Substrate ablation during sinus rhythm (SR) performed to avoid multiple ventricular tachycardia (VT) induction was found to be associated with low rates of procedural complications and early mortality, according to the results of a prospective multicenter registry published in the American College of Cardiologists: Clinical Electrophysiology.
A total of 412 patients (mean age, 64±14 years; 91.3% men) who underwent scar-related VT ablation at 6 centers across Spain were recruited for this study. A transseptal approach was used in which a 3.5-mm-tip open-irrigated ablation catheter or multipolar catheter were used for mapping. An irrigation rate of 26 to 30 mL/min was used for ablation of the arrhythmogenic substrate during SR. Procedures were finished when a complete elimination of any electrogram abnormality was achieved and there was noninducibility of any VT.
Success was achieved when sustained monomorphic VT could not be induced. Incomplete ablation was defined as persistence of electrogram abnormalities, inaccessible midmyocardial septal scar, or inaccessible epicardial substrate. Patients were assessed every 6 months. VT recurrence was defined as sustained VT for >30 seconds.
In this cohort, mean left ventricular ejection fraction was 38%±13%, 65.8% had ischemic cardiomyopathy, 20.6% nonischemic cardiomyopathy, 13.6% had arrhythmogenic right ventricular cardiomyopathy, 64.3% hypertension, and 25.2% diabetes.
Percutaneous pericardial access was achieved in 75% of patients with arrhythmogenic right ventricular cardiomyopathy, 40% of those with nonischemic cardiomyopathy, and 18.45% of patients with ischemic cardiomyopathy. A multipolar catheter was used in 24% of patients, and no patient required a left ventricular assist device.
Induced or spontaneous VT occurred in 15.5% of patients during substrate mapping, leading to VT termination. A median of 834±1592 points were collected in electroanatomic maps. An average of 8.12±11 hidden slow conduction electrographs were detected per patient and 4±8 residual electrograph abnormalities. Average radiofrequency time was 21±14 minutes.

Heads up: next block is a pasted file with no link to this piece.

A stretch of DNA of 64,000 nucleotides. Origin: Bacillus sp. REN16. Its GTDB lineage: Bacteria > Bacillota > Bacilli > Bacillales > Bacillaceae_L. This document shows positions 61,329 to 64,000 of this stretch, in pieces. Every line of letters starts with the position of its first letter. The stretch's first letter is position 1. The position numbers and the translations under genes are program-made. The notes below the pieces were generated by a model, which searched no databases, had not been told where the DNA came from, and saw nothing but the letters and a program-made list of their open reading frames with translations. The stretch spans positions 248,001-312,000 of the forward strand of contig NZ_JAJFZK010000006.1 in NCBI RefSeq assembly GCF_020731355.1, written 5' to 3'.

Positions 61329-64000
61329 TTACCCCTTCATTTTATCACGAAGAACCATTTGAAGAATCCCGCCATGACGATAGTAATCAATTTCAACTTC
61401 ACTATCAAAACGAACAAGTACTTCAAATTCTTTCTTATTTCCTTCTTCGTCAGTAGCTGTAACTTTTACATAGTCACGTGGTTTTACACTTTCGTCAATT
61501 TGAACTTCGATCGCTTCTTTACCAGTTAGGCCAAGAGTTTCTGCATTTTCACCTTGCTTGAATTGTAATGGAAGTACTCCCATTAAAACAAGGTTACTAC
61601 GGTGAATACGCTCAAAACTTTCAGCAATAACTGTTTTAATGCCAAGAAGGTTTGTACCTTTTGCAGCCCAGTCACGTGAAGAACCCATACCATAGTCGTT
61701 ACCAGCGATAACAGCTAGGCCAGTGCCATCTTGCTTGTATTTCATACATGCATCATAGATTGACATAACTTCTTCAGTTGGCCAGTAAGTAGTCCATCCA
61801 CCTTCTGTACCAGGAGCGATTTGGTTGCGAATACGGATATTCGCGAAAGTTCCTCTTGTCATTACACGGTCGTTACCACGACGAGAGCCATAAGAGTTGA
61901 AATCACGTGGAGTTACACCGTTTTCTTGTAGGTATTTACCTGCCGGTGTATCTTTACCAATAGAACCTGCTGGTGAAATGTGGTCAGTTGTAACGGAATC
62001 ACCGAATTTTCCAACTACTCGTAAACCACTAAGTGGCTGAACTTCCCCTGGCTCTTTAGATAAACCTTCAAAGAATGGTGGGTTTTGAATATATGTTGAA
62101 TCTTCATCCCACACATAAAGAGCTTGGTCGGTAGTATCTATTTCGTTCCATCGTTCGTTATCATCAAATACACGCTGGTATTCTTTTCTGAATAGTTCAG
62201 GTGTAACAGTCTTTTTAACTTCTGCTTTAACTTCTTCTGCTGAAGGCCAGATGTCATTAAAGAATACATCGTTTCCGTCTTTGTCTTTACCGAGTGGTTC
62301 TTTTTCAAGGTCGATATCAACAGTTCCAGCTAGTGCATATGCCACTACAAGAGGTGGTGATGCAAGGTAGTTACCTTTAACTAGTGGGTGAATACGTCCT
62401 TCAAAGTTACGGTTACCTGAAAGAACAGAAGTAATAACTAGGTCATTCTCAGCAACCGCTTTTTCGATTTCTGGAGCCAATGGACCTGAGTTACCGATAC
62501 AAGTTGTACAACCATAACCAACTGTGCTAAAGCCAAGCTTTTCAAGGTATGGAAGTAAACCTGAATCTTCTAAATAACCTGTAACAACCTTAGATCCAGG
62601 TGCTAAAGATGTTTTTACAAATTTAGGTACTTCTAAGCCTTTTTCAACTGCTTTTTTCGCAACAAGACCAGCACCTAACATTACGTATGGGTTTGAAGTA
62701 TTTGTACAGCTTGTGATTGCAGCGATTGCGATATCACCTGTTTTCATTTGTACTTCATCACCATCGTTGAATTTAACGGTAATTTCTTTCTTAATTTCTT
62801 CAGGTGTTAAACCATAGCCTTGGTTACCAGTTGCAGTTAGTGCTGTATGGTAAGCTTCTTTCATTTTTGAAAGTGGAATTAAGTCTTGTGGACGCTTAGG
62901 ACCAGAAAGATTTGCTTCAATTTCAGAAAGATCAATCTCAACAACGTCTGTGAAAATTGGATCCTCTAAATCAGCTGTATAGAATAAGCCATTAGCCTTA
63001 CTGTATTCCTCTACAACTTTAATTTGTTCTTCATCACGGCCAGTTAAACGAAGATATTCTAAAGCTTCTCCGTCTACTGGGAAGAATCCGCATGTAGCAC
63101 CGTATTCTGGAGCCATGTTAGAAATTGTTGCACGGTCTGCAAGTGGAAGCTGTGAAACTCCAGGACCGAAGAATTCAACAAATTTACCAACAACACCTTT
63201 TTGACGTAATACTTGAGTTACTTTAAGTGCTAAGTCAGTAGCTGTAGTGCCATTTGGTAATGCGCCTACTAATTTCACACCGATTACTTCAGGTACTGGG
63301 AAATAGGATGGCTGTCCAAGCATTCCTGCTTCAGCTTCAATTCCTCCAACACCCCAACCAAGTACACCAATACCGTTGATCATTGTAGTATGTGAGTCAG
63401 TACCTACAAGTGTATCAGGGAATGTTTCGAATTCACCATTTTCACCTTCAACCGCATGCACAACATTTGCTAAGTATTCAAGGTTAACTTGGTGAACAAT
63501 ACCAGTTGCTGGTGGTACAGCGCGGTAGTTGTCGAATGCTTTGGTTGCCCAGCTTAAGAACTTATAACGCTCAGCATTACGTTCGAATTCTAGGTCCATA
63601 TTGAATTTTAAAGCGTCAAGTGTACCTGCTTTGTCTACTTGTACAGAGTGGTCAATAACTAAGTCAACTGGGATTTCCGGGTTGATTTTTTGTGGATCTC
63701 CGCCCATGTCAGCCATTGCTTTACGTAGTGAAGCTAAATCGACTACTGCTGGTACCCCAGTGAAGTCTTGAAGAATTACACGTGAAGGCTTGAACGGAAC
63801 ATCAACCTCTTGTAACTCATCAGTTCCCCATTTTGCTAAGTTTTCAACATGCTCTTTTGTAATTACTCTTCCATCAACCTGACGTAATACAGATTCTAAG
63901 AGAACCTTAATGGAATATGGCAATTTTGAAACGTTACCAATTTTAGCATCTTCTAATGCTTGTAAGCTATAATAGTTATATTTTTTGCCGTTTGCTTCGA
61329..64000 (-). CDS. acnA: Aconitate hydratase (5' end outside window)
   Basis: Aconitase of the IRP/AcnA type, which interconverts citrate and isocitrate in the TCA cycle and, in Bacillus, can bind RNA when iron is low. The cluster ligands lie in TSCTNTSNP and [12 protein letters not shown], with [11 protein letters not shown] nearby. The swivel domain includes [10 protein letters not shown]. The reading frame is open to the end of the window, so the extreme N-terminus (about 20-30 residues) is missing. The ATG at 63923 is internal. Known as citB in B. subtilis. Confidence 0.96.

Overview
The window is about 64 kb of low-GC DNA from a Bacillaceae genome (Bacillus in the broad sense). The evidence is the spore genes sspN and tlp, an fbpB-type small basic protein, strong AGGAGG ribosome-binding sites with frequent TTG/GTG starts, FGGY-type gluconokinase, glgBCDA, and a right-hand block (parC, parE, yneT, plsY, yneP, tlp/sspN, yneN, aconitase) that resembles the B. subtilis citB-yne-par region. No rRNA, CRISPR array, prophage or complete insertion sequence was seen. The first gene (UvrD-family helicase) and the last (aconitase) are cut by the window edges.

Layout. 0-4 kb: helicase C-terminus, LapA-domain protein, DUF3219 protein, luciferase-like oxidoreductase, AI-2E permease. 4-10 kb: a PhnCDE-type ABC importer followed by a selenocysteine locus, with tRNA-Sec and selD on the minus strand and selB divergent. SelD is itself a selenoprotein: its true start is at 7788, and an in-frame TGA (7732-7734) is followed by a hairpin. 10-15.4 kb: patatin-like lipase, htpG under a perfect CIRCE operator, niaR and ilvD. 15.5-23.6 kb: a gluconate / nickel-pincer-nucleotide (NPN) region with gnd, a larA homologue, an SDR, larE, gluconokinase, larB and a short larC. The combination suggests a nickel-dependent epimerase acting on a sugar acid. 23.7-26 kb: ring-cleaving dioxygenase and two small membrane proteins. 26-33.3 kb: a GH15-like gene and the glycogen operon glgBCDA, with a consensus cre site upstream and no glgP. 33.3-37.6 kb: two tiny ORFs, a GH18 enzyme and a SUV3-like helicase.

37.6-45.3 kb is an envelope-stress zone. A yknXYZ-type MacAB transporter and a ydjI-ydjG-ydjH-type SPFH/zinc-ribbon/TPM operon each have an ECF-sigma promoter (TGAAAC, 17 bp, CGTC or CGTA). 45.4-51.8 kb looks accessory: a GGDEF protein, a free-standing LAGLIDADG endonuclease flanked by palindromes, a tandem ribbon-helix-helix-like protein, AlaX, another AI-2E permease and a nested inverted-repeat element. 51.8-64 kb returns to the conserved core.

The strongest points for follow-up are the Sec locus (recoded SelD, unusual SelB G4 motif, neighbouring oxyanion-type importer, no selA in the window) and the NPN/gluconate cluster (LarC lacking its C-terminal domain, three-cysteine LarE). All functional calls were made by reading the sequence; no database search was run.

Procedural success was achieved for 75.2% of patients. VT was induced in 16.1% of patients with arrhythmogenic right ventricular cardiomyopathy, in 34.1% of patients with ischemic cardiomyopathy, and in 23.6% of patients with ischemic cardiomyopathy (P =.042).
Procedural-related complications occurred in 6.8% of patients. The 30-day mortality rate was 1.7%, and 15.3% at 24 months. Survival was 95.8% at 1 year and 88.6% at 3 years.
Mortality was higher among patients ages ³70 years (hazard ratio [HR], 4.95; 95% CI, 2.59-9.47; P <.001), those with left ventricular ejection fraction <30% (HR, 2.43; 95% CI, 1.37-4.33; P =.002), with chronic obstructive pulmonary disease (HR, 2.37; 95% CI, 1.24-4.52; P =.008), and incomplete substrate ablation (HR, 2.37; 95% CI, 1.24-4.52; P =.026).
At 1 year, 82.5% of patients who underwent a single procedure had VT-free survival which was comparable across treatment center (P =.445), and was not associated with global mortality (P =.212), or cardiomyopathy type (P =.130).
A major limitation of this study was the absence of a comparative group undergoing a different ablation strategy.
These data indicated that substrate ablation during SR which avoided multiple VT inductions had low rates of procedural-related complications, early mortality, or recurrence.
Disclosure: Multiple authors declared affiliations with industry. Please refer to the original article for a full list of disclosures.
Frenandez-Armenta J, Soto-Iglesias D, Silva E, et al. Safety and outcomes of ventricular tachycardia substrate ablation during sinus rhythm: A prospective multicenter registry. JACC Clin Electrophysiol. 2020;6(11):1435-1448. doi:10.1016/j.jacep.2020.07.028